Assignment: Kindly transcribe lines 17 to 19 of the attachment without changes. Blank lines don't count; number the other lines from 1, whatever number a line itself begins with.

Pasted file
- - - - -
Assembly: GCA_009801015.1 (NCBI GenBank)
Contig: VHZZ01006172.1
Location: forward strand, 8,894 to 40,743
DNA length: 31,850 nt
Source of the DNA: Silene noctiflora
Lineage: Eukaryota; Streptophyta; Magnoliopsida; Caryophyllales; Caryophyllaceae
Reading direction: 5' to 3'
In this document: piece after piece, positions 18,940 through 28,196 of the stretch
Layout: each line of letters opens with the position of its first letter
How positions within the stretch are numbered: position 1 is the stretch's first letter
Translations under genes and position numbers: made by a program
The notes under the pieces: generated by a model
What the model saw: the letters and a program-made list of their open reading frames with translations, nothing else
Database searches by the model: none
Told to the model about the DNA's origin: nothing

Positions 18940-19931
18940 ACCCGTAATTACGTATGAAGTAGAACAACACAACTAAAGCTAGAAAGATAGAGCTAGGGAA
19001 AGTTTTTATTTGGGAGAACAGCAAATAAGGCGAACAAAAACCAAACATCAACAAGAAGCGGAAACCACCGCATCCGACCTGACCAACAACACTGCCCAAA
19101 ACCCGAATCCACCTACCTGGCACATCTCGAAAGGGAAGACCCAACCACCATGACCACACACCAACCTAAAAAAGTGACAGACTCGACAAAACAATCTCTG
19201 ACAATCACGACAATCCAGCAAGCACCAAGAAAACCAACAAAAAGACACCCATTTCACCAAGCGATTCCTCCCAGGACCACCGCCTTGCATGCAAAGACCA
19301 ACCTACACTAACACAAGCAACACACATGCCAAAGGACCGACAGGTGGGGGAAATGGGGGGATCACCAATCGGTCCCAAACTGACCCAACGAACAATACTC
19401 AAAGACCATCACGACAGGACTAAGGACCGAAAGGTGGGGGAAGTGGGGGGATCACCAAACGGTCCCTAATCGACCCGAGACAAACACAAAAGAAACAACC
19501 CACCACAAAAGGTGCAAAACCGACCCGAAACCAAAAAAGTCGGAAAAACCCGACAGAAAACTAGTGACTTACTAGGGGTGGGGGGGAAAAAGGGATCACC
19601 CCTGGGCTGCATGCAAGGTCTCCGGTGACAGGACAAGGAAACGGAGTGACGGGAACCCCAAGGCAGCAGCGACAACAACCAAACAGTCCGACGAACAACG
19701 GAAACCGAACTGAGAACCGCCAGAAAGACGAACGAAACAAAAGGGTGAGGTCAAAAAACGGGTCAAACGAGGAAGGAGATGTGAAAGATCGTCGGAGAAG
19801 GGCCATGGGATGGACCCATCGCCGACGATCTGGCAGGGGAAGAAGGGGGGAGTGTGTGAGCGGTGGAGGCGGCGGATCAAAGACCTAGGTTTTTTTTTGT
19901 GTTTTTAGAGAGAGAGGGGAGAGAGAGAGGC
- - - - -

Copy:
18940 ACCCGTAATTACGTATGAAGTAGAACAACACAACTAAAGCTAGAAAGATAGAGCTAGGGAA
19001 AGTTTTTATTTGGGAGAACAGCAAATAAGGCGAACAAAAACCAAACATCAACAAGAAGCGGAAACCACCGCATCCGACCTGACCAACAACACTGCCCAAA
19101 ACCCGAATCCACCTACCTGGCACATCTCGAAAGGGAAGACCCAACCACCATGACCACACACCAACCTAAAAAAGTGACAGACTCGACAAAACAATCTCTG